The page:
US adopts wait-and-see attitude on South Africa reform. Rev. Sullivan would give S. Africa 19 more months to change its tune
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South Africa should drop apartheid as its official policy for its peoples, whites, Coloreds (those of mixed race), and Asians. Give each South African citizenship, ``one man, one vote,'' regardless of race.Skip to next paragraph
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The United Nations, the United States, and all nations of the world should apply sanctions to South Africa. This must be a unified pressure on that nation, or it will not divest itself of its apartheid policy.
South Africa must permit its blacks to live and work where they choose.
``Let the mainstream of America speak out,'' Dr. Sullivan says. ``Let South Africa know that we mean business when we tell the world we stand against apartheid. Not until then will any South African government do anything about the nation's racist practices.
``Money still talks, and American disinvestment can clip the wings of apartheid.'' He said he did not think that sanctions and divestiture would turn South Africa to communism.
Dr. Sullivan was in Worcester recently to speak on South Africa at Clark University and to help the Worcester Opportunities Industrialization Center celebrate its 10th anniversary. The OIC is a program founded by Dr. Sullivan as an outreach project at his church, the Mount Zion Baptist of Philadelphia, to train community people for jobs and also for proper decorum after employment. It has become an international movement.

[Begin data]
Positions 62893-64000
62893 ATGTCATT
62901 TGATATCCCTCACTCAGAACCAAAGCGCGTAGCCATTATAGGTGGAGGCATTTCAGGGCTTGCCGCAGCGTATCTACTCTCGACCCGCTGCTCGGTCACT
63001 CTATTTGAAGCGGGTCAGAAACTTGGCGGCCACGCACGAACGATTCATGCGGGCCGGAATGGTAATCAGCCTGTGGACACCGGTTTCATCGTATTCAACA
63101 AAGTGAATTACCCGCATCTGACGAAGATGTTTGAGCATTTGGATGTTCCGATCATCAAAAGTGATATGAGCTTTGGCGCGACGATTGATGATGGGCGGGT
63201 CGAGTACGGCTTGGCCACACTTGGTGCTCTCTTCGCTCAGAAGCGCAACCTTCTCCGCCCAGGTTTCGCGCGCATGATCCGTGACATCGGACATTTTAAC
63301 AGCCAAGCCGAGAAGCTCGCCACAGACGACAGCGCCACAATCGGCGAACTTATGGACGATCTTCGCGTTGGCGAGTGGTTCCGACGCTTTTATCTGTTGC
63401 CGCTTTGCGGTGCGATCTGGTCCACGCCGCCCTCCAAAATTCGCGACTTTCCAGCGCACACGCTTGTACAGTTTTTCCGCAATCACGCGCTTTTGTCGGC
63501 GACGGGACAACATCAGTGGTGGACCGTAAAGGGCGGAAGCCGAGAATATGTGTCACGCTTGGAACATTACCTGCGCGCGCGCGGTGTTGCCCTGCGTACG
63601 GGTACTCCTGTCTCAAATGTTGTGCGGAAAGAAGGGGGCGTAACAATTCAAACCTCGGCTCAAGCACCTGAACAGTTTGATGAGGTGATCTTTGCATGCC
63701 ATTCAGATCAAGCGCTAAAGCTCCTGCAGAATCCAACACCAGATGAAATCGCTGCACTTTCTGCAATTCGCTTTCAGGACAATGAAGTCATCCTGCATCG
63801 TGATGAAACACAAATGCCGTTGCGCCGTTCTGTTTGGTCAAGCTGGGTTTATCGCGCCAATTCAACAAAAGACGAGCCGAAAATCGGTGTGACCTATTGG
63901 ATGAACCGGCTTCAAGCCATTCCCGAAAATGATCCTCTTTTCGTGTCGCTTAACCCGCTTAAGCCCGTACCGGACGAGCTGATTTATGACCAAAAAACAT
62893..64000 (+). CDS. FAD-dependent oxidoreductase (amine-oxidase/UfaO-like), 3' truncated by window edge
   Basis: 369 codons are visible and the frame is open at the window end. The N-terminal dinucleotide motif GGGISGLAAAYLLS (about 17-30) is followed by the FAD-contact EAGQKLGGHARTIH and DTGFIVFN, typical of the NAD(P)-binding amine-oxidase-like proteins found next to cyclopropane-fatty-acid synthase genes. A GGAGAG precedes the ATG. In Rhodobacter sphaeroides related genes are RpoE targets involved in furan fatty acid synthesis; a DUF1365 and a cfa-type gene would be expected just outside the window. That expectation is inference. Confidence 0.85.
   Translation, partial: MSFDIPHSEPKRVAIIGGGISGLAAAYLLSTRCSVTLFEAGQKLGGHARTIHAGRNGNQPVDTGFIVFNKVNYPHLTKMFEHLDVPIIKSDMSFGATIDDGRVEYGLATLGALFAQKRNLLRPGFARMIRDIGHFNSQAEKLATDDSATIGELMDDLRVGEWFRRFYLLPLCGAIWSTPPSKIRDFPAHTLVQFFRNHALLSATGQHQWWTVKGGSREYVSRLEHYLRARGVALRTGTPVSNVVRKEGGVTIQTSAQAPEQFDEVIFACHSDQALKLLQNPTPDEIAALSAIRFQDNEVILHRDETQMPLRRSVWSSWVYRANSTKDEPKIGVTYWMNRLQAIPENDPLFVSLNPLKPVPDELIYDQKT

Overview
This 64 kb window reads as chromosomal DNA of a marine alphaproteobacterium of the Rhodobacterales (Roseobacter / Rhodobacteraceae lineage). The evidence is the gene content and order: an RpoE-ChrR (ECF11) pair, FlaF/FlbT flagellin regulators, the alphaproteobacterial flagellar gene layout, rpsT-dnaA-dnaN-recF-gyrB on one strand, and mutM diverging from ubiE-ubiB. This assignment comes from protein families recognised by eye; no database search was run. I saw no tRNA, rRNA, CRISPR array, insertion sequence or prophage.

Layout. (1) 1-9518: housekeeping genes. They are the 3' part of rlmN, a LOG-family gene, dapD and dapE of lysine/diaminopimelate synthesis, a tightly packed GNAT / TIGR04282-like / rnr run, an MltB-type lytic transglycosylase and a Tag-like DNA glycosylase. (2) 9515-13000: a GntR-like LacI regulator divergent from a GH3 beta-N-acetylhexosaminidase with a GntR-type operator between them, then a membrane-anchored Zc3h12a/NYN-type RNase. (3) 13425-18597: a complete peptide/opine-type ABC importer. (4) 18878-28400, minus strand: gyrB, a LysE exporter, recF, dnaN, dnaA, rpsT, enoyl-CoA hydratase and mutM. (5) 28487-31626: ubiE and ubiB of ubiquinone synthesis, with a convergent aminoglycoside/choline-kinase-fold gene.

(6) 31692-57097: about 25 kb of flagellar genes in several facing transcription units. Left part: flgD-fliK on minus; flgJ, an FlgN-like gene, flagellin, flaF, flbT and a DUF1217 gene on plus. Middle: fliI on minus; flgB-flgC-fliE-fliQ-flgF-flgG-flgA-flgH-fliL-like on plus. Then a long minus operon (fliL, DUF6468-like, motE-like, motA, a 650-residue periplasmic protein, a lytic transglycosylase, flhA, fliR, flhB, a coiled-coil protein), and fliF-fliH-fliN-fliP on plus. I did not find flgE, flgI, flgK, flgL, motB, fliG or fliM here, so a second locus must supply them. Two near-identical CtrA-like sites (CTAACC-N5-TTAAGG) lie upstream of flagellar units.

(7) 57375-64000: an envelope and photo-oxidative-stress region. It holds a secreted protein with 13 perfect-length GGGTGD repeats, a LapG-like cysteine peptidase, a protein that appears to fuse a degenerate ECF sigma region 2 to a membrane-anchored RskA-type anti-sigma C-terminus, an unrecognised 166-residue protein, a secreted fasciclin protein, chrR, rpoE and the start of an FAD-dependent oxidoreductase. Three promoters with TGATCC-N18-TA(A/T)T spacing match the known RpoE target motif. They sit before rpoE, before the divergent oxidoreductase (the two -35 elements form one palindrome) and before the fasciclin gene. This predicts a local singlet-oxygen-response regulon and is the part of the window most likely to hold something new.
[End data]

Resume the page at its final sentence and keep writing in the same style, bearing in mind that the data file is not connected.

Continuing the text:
Asked about OIC as a tool in South Africa, Dr. Sullivan said:
``This type of program -- training people to do work that leads to jobs and preparing them for promotions -- is needed to help South African blacks to meet standards required by industry.'' Sullivan Principles: what they are designed to do
The six original Sullivan Principles were adopted May 7, 1977, by officials of 19 American corporations operating in South Africa, at a meeting with the Rev. Leon H. Sullivan at his church, Zion Baptist in Philadelphia.
Today, this number has increased to 128 of the 350 American companies doing business in South Africa. They employ 66,000 workers, 1.1 percent of South Africa's work force.
The six original principles asked companies to:
1. Desegregate all eating, rest room, and work facilities.
2. Operate a fair-employment-practices program.
3. Provide equal pay for all employees regardless of race.
4. Develop training programs to prepare nonwhites for upgrading.
5. Promote more nonwhites to managerial and supervisory positions.
6. Provide off-the-job fringe benefits such as better housing, transportation, education, recreation, and health services.
It was recently estimated that more than 90 percent of these firms have put these principles into practice.
The four new principles adopted last December ask American companies to promote more political rights for blacks. They ask firms to:
1. Give black businesses freedom to locate in urban areas of their choice.
2. Encourage South African firms to adhere to the Sullivan Principles.
3. Give blacks freedom to move to areas where jobs are available.
4. Seek the end of legal apartheid.